Riding Bitch

The daily musings of a writer.


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Who Is Responsible for the Death of Sarah Jones?

[Photography by: Randy Thompson]

[Photography by: Randy Thompson]

Have you been following the accounts of the tragic death of camera assistant Sarah Jones? If not, read this Hollywood Reporter article, which details for the first time how the incident unfolded using descriptions from other crew members who witnessed it. Warning: reading this article will make you queasy with disgust and anger. It did me. And like many in the film industry and beyond, I keep wondering how in the hell did this happen? And who is responsible? Is it the Director? Producer? Unit Production Manager? Assistant Director? Location Manager? All of the above?

There are two schools of thought on who is ultimately responsible for a film. The first is that the director is responsible because he (or she) is the film version of the Ship Captain, War General, Leader of the Free World, i.e. the person with whom the buck stops. At the beginning of most movies there is title that says, “A (director’s name) Film.” And if a film bombs, usually the director gets the brunt of the blame.

The other school of thought is that the producer is ultimately responsible for a film. After all, it’s the producer who accepts the Academy Award for Best Picture, the producer who finds the money, and the producer who can hire and fire the director, the actors and just about anyone else. If the film is a studio movie, the only one who can fire the producer is the studio. If the film is an independent, most likely, no one can fire the producer.

But a film is the director’s vision. The director controls a film’s artistic and dramatic aspects, and visualizes the script while guiding the technical crew and actors in the fulfillment of that vision [Wikipedia]This means once a film is put into production every creative decision comes from the director. He consults with the department heads, but the director has the final creative word.  

Then again, the producer (or studio) has the final financial word.  A Unit Production Manager is usually hired by a film producer or television producer and is responsible for managing the production and regulating the costs of delivering the expected film or television show on budget at the end of principal photography [Wikipedia].

Let’s look at it from another angle. Before that fateful day two weeks ago when the crew of Midnight Rider assembled to shoot a dream sequence, this is what probably happened in the days leading up:

– The location manager scouted more than one train tracks and took pictures of each to show the director.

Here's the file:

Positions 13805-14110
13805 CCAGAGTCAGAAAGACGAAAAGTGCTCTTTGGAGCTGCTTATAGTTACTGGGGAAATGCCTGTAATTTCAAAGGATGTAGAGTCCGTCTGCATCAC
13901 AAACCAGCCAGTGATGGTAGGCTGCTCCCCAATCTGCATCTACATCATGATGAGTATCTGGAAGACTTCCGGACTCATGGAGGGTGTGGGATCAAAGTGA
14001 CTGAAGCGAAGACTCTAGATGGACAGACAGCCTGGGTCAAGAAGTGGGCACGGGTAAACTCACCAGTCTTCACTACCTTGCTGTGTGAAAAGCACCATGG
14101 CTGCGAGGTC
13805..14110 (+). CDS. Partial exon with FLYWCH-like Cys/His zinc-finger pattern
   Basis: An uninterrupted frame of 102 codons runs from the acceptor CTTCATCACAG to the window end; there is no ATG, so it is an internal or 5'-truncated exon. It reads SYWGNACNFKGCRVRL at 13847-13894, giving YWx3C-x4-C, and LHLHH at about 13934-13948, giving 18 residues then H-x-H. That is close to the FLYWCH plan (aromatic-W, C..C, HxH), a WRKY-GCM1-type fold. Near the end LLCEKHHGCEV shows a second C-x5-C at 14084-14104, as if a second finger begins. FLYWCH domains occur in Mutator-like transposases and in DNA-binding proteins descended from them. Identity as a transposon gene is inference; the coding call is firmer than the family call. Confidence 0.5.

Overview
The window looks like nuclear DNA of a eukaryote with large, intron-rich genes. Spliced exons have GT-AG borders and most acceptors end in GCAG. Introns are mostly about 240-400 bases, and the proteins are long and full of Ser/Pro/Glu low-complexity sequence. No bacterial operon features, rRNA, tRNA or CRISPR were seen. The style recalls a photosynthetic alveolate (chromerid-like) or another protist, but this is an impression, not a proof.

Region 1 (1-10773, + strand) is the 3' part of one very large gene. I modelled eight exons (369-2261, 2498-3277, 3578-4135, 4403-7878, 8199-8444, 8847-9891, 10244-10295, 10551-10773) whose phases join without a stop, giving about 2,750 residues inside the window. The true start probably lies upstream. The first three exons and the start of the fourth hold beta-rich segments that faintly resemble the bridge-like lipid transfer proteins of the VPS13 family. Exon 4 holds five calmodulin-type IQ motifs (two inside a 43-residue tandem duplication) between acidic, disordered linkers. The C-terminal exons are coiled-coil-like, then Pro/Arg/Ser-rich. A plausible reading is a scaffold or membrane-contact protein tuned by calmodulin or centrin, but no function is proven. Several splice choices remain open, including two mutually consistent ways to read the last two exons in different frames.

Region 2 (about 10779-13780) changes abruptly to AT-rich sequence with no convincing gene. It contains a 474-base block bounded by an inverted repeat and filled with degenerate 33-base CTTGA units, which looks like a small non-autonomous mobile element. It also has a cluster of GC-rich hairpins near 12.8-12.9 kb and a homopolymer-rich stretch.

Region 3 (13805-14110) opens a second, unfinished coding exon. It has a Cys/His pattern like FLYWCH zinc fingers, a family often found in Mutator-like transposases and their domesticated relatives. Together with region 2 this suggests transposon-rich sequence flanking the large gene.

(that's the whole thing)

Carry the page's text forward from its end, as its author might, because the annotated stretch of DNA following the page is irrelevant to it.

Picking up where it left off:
– The director chose the tracks that run over a 110-year-old bridge over the Altamaha River, in Wayne County, Georgia. At this point, if not before, the location manager would have informed him, “These are live train tracks.” To which, the director probably replied, “I want to shoot there. Figure it out.”

– The location manager attempted to get a location permit for those tracks. The permit was denied (most likely because it’s a live train track).

– The location manager informed the director that the permit was denied.

– The director, in consultation with the producer(s), assistant director and/or cinematographer, decided only those tracks would do and suggested, “Let’s shoot there anyway, guerilla-style.” (According to Hollywood Reporter article, he’s done this before.)

– The producer then approved this decision to shoot on a live train track without a permit.

– The crew was informed the morning of the shoot where they’d be filming that day, and what they should do in event a train came hurtling towards them, i.e. “run for your life.”

On top of that, these additional things DID NOT happen:

– The producer didn’t ask for a schedule of the trains that use those tracks, or calculate how often they come through.

– The producer didn’t inform the train company there would be a film crew on the tracks that day.

– The producer didn’t insist a production assistant was stationed a few miles away to keep a look out for approaching trains (which might have given the crew more than 60 seconds to get out-of-the-way).

– The producer didn’t give the crew a choice of whether or not to participate in this risky scheme.

– The producer didn’t hire a set medic or railway safety personnel (the latter, probably because he knew they had no permit). 

The bottom line is they never should have been there in the first place. The fact that they went ahead anyway and took no extra precautions is what really gets me. It’s unthinkable and unforgivable because it could have been avoided. If only someone had said, “No film or director’s vision is worth putting people’s lives at risk. These are not the only train tracks in Georgia. Let’s shoot somewhere else.” (I know for a fact that every producer I’ve ever worked with would have absolutely said this to me.)

Time will tell who is ultimately held accountable for this tragic fiasco. The director Randall Miller is also listed as producer, along with 11 other producers, co-producers and executive producers. 

Meanwhile, a bright, energetic, hard-working young lady is dead — and for what? 

RIP Sarah Jones.